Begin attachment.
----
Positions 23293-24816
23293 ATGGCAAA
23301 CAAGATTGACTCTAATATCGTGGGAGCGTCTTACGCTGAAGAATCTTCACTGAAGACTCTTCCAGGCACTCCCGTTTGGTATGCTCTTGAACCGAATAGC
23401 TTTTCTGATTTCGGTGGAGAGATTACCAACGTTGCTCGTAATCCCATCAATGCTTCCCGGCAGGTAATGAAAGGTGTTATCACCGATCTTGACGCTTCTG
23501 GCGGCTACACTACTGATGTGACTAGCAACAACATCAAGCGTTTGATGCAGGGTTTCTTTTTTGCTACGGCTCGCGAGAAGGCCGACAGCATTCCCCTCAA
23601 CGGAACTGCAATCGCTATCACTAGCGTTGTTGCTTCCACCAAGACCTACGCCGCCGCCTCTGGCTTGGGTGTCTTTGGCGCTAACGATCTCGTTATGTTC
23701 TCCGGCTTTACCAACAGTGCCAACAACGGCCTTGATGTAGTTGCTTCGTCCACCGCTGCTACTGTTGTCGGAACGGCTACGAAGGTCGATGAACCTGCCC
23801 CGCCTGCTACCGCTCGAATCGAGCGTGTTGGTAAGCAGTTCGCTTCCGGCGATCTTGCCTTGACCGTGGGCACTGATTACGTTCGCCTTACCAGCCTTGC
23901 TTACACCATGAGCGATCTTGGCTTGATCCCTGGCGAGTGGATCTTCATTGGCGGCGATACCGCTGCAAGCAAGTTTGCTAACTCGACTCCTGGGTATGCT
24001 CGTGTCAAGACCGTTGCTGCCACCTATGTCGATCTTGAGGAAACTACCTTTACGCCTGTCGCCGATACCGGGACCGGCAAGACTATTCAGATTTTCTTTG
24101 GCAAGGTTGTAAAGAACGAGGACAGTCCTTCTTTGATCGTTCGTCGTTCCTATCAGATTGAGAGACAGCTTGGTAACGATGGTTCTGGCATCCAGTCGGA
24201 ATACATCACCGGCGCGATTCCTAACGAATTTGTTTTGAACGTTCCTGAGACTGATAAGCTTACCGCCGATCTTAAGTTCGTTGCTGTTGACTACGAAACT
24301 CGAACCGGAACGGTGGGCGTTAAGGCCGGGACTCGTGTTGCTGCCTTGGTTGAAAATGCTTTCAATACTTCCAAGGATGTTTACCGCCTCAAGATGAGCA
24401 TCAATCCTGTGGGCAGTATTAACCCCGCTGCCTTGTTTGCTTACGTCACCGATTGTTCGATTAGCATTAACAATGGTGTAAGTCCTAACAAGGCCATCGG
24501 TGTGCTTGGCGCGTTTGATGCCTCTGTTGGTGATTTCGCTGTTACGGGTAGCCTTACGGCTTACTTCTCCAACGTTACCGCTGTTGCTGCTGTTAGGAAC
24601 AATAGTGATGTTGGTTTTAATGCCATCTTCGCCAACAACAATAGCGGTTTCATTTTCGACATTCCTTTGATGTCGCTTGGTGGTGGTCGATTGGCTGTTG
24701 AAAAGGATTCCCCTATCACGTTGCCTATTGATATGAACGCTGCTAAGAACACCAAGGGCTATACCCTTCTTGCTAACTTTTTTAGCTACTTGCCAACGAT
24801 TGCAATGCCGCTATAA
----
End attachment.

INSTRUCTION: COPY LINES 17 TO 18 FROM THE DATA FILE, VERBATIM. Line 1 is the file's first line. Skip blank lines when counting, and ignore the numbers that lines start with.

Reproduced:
24701 AAAAGGATTCCCCTATCACGTTGCCTATTGATATGAACGCTGCTAAGAACACCAAGGGCTATACCCTTCTTGCTAACTTTTTTAGCTACTTGCCAACGAT
24801 TGCAATGCCGCTATAA